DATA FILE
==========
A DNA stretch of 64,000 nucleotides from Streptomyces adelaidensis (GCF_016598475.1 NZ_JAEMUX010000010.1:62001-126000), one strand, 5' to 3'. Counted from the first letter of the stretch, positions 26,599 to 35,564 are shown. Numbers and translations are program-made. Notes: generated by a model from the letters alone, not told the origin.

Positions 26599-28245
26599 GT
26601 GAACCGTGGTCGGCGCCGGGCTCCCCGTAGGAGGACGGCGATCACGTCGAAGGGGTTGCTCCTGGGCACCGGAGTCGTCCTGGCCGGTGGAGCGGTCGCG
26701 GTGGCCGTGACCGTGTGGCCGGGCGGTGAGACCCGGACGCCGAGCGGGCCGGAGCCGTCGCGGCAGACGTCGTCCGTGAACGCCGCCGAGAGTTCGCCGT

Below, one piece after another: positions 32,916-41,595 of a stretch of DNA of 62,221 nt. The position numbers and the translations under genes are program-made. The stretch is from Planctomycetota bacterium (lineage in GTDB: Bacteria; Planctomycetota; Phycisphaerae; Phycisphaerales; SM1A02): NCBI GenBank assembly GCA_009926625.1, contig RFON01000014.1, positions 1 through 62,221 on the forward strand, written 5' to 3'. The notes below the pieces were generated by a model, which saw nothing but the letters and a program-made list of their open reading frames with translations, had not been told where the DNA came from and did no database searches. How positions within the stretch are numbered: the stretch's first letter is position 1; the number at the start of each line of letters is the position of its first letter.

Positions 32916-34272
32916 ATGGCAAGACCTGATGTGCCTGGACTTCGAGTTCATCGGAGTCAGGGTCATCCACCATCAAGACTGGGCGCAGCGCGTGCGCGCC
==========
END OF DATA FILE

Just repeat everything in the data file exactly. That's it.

A DNA stretch of 64,000 nucleotides from Streptomyces adelaidensis (GCF_016598475.1 NZ_JAEMUX010000010.1:62001-126000), one strand, 5' to 3'. Counted from the first letter of the stretch, positions 26,599 to 35,564 are shown. Numbers and translations are program-made. Notes: generated by a model from the letters alone, not told the origin.

Positions 26599-28245
26599 GT
26601 GAACCGTGGTCGGCGCCGGGCTCCCCGTAGGAGGACGGCGATCACGTCGAAGGGGTTGCTCCTGGGCACCGGAGTCGTCCTGGCCGGTGGAGCGGTCGCG
26701 GTGGCCGTGACCGTGTGGCCGGGCGGTGAGACCCGGACGCCGAGCGGGCCGGAGCCGTCGCGGCAGACGTCGTCCGTGAACGCCGCCGAGAGTTCGCCGT

Below, one piece after another: positions 32,916-41,595 of a stretch of DNA of 62,221 nt. The position numbers and the translations under genes are program-made. The stretch is from Planctomycetota bacterium (lineage in GTDB: Bacteria; Planctomycetota; Phycisphaerae; Phycisphaerales; SM1A02): NCBI GenBank assembly GCA_009926625.1, contig RFON01000014.1, positions 1 through 62,221 on the forward strand, written 5' to 3'. The notes below the pieces were generated by a model, which saw nothing but the letters and a program-made list of their open reading frames with translations, had not been told where the DNA came from and did no database searches. How positions within the stretch are numbered: the stretch's first letter is position 1; the number at the start of each line of letters is the position of its first letter.

Positions 32916-34272
32916 ATGGCAAGACCTGATGTGCCTGGACTTCGAGTTCATCGGAGTCAGGGTCATCCACCATCAAGACTGGGCGCAGCGCGTGCGCGCC